The Center for Public Integrity and the International Consortium of Investigative Journalists won seven journalism awards on Tuesday night from the Washington, D.C., chapter of the Society of Professional Journalists.
Reporting on the secretive world of Swiss banking, the criminalization of minor school crimes, the proliferation of “dark money” in U.S. elections, the fate of American workers exposed to toxic substances and the failure of the Environmental Protection Agency’s civil rights efforts was honored.
SPJ DC judges praised the “Environmental Justice, Denied” project in particular — which highlighted the EPA’s inaction — for being “thoroughly investigated and written in a compelling way that brings a human face to the issue,” as well as for bringing “attention to a serious problem in a government agency.”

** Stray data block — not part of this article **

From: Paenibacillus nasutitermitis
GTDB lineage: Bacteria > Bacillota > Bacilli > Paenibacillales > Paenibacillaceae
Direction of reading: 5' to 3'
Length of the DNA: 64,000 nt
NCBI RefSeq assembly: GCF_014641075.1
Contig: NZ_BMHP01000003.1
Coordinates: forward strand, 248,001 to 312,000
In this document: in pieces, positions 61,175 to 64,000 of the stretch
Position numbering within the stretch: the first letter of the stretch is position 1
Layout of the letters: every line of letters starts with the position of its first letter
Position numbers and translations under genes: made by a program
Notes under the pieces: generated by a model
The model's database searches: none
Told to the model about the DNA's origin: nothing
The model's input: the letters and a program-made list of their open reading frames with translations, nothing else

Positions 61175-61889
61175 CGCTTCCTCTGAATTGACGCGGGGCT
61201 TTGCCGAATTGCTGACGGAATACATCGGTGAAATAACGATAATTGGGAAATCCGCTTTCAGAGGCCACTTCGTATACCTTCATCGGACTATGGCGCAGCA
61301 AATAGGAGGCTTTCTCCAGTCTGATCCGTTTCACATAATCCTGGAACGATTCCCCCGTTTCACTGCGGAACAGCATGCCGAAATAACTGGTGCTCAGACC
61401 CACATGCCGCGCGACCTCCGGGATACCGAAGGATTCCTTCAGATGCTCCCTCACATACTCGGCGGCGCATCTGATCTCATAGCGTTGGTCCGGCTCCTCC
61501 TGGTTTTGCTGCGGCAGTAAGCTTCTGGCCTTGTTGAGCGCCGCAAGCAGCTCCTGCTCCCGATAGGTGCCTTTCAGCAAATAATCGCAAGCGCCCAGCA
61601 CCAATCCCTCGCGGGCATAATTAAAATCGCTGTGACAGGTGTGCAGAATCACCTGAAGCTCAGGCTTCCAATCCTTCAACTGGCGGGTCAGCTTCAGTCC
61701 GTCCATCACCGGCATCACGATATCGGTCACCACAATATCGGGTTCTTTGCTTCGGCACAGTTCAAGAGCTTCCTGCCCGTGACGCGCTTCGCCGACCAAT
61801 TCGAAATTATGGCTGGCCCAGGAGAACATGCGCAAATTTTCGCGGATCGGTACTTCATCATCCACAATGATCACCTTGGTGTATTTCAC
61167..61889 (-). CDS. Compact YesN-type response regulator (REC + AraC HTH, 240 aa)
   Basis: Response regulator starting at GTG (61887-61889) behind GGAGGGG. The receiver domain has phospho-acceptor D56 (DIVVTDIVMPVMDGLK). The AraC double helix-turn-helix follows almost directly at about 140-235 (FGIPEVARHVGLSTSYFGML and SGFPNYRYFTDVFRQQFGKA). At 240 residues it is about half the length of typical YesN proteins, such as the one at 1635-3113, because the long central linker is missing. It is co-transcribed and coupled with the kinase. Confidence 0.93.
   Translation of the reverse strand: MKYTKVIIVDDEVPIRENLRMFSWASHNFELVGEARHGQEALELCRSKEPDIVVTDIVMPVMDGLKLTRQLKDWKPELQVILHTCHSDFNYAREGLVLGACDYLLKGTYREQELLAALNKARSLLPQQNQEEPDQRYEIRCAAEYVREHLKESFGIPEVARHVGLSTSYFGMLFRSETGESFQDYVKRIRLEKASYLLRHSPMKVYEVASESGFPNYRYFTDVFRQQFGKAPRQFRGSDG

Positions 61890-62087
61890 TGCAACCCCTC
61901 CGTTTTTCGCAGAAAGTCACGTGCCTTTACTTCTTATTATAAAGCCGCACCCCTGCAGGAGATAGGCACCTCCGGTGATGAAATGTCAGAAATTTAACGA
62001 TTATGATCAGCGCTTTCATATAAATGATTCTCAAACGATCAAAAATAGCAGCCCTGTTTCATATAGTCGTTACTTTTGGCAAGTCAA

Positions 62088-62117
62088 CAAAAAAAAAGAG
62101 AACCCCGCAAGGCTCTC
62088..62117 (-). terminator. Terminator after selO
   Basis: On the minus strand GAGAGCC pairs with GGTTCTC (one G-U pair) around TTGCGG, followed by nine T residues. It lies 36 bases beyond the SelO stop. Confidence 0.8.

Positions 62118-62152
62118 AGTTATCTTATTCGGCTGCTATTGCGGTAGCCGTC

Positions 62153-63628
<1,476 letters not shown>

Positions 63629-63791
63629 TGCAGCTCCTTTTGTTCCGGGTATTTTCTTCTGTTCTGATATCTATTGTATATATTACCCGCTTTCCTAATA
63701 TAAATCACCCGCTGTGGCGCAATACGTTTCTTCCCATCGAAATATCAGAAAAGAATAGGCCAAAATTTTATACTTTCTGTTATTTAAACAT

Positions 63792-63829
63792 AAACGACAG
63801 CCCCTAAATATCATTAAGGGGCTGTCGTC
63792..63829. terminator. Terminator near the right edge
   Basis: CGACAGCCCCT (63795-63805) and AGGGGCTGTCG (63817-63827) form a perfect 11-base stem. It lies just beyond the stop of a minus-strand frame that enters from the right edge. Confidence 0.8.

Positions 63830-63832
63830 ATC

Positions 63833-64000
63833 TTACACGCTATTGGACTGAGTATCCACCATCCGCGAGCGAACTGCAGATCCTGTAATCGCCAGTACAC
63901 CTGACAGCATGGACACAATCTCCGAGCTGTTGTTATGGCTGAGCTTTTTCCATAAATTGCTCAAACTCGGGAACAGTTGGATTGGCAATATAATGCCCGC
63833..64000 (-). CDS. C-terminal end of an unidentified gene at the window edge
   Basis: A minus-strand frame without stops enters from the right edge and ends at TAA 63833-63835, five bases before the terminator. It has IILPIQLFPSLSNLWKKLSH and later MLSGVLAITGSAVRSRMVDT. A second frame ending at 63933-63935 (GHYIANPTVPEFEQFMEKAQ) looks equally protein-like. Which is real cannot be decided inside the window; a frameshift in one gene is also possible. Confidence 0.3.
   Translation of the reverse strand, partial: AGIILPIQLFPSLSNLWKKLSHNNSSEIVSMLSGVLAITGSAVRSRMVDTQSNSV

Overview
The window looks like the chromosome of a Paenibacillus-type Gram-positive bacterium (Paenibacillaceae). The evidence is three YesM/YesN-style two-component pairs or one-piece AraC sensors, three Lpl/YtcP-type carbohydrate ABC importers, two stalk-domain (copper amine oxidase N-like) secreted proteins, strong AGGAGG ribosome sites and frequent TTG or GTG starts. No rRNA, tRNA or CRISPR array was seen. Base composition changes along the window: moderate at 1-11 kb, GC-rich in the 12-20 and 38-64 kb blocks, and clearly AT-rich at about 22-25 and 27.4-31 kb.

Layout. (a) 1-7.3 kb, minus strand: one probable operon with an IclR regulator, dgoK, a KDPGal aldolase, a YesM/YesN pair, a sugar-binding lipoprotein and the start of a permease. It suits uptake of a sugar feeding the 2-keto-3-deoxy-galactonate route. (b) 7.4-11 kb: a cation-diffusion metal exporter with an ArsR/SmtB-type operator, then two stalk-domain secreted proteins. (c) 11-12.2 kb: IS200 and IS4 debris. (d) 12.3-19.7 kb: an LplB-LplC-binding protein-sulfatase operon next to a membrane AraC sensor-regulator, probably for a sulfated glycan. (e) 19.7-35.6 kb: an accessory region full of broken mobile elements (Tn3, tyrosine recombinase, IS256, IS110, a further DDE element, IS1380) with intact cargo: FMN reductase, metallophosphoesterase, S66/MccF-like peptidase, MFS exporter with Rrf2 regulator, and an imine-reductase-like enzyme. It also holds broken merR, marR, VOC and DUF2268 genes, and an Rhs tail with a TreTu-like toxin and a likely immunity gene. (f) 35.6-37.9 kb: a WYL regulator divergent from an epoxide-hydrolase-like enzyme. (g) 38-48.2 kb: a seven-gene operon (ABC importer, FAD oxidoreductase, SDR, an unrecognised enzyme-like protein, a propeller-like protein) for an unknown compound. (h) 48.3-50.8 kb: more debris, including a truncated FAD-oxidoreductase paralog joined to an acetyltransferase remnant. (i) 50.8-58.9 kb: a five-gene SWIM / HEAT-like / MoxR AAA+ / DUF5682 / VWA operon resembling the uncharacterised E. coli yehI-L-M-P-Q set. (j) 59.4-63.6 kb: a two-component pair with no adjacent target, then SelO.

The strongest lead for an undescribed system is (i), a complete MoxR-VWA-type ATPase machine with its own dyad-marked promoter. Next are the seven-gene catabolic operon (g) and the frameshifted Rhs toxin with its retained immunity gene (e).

“It’s great to have this recognition from the Washington press corps of the importance of investigative journalism and the work of the Center for Public Integrity and the ICIJ in U.S. and international reporting,” said Peter Bale, chief executive officer of the Center for Public Integrity.
The awards also came as the Society of Professional Journalists’ DC chapter honored Center for Public Integrity founder Chuck Lewis with its Distinguished Service Award.